By Shirley J. Hagler
Congratulations. You've just sold your home and are ready to purchase a new "castle". For the first time in your life, you may have enough money to pay CASH for a home. But should you? Does it make sound financial sense to do so?
Let's explore the pros and cons and help you weigh what you could stand to gain (and/or lose) if you purchase your new home for cash.
To make the most sense of your alternatives, you need to know what you're trying to achieve. In other words, have a financial game plan. Where does owning a home free and clear fit in this picture? Paying cash for a property may make sense if you are trying to avoid paying loan fees and settlement costs. However, if you finance the property later, you will be paying these costs as both the seller and the buyer! These include appraisal fees, discount points, and origination fees. In many cases, pulling cash out of your home later will be viewed as a refinance and therefore may carry a higher interest rate, higher costs and fees, yet provide you with a lower loan-to-value ratio loan.
You need to evaluate your personal circumstances before purchasing for cash. First, do you have funds set aside for retirement, cash in savings accounts or other liquid assets, and sufficient health, life and disability insurance? Most financial planners suggest at least six months of financial padding in liquid assets. Paying cash for a property may drastically limit your liquidity. This can be especially critical if you'll send kids to college soon or need to assist an elderly relative with living costs.
If you are close to retirement, buying a home for cash will cut monthly mortgage expenses. Just make sure you have enough income from other sources to live comfortably, including paying rising property taxes, insurance, and maintenance on the home.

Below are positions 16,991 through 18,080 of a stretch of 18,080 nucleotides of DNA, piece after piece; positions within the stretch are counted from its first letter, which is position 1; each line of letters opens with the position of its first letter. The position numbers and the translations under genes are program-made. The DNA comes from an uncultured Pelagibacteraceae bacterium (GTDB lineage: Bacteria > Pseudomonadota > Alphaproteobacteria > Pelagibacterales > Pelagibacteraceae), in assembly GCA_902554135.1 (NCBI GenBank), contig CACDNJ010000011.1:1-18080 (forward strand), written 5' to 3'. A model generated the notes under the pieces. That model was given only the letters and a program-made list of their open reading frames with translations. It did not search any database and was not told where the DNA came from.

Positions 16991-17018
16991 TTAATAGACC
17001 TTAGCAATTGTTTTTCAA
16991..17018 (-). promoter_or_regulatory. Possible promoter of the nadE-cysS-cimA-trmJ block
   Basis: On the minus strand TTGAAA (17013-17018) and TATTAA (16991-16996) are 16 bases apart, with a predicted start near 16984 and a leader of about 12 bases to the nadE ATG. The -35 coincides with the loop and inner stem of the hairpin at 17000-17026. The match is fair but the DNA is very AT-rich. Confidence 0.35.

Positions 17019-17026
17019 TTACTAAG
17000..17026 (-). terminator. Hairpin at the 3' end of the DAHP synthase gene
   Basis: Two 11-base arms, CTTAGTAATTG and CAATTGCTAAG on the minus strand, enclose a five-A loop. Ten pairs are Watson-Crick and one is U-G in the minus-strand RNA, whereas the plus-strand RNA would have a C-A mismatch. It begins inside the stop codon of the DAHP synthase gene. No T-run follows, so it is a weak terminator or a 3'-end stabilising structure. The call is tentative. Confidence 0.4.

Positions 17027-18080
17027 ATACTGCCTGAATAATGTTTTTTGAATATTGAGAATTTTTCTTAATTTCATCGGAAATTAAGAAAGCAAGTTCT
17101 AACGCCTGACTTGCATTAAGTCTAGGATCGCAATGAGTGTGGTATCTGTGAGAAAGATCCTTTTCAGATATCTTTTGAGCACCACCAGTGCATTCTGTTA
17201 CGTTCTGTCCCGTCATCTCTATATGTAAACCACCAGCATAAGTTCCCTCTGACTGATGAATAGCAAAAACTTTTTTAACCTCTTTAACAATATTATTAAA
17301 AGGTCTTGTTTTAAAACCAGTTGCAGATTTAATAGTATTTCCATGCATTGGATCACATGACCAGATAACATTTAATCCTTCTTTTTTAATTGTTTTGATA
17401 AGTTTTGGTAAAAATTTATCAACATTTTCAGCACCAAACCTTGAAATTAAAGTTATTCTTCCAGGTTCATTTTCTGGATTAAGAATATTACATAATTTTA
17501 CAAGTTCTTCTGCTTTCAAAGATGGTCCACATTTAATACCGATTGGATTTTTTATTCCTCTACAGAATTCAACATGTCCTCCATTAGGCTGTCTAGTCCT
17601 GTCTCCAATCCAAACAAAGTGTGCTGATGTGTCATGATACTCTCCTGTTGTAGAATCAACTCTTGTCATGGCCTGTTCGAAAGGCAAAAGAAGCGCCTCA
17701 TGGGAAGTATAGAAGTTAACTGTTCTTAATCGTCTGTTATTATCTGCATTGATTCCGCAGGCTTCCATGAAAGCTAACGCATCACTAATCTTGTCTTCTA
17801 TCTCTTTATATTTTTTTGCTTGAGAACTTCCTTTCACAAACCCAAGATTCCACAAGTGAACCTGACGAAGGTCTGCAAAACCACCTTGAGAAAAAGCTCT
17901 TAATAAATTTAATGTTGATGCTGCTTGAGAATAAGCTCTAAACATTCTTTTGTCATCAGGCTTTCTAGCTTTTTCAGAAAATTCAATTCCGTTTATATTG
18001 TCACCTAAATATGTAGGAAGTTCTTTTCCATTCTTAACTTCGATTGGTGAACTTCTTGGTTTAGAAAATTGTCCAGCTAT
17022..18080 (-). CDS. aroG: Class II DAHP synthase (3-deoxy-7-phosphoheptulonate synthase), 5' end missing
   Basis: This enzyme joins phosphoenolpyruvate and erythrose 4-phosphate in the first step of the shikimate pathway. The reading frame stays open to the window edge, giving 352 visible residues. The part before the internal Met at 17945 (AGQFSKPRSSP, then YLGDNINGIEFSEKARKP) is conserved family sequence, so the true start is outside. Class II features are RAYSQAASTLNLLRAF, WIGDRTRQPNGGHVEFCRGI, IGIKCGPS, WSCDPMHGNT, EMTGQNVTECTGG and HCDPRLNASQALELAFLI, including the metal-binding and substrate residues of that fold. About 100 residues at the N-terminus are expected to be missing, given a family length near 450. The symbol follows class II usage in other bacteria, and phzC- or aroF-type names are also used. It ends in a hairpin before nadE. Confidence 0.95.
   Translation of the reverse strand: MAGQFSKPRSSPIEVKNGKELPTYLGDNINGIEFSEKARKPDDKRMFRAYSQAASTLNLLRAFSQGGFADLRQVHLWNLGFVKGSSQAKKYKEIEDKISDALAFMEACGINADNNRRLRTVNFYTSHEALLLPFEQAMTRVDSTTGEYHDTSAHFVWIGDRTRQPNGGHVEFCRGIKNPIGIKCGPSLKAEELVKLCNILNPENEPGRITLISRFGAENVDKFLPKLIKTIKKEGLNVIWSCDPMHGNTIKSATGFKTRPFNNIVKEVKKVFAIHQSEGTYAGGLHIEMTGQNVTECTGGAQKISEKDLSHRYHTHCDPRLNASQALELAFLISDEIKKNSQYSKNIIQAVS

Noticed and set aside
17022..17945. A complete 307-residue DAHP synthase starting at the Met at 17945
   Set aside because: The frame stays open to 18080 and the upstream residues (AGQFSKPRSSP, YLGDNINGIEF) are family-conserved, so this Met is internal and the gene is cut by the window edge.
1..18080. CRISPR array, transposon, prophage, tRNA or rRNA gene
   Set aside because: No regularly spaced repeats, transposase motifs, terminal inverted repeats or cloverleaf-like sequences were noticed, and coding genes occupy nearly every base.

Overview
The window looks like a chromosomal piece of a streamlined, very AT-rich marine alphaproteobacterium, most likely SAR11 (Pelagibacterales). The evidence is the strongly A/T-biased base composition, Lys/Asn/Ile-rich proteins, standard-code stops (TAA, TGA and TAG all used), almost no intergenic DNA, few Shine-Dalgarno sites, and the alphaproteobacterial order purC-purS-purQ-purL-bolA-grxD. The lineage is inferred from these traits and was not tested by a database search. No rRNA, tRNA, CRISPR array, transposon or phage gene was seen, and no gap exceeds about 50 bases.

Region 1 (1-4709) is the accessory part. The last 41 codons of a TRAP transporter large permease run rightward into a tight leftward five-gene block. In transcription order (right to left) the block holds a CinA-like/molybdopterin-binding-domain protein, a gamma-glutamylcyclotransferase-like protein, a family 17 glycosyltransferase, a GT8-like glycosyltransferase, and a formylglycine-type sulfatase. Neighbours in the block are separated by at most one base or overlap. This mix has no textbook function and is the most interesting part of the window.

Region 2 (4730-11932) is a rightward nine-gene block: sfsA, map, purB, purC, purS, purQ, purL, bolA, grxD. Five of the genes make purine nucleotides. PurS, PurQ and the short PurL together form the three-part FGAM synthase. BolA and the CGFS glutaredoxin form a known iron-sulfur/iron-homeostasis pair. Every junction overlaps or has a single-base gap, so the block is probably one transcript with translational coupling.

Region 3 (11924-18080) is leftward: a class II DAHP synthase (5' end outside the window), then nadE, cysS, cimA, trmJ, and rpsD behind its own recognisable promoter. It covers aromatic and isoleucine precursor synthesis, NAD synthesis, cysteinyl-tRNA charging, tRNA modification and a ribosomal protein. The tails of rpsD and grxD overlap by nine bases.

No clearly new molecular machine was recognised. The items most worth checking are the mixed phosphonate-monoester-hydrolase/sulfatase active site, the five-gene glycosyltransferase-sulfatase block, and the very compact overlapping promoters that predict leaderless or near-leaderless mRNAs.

Of perhaps lesser importance, evaluate how important interest deductions are to your tax picture? A home without a mortgage is a home without a major tax deduction (even though paying interest is never better than paying none!) It may make more sense to use your cash to pay off non-deductible credit obligations than to put cash into a home.
Third, if you later need equity from your home, what size monthly payment would you be comfortable making, and qualified for? Are your financial circumstances likely to change (i.e. future retirement) so that you couldn't qualify for a loan? It may be wise to consult with a lender now to see if changes in your financial picture could later restrict you from getting a loan.
Lastly, how does a mortgage fair in your total financial/investment picture? Are there other investment vehicles that could give you a greater financial yield with a similar amount of risk? And don't forget, you'll be paying your mortgage payment (as well as your home expenses) with after-tax, not pre-tax, dollars.
It is wise to consult with a financial professional to help you evaluate the dollars and sense of paying cash for a home. But you shouldn't overlook the fact that it may have intrinsic psychological value to own your home free and clear. In today's world where many home owners are cutting back on expenses rather than incurring new ones, owning a home free and clear can be a financially and mentally liberating experience.
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© Copyright 2000 by Realty Times. All Rights Reserved.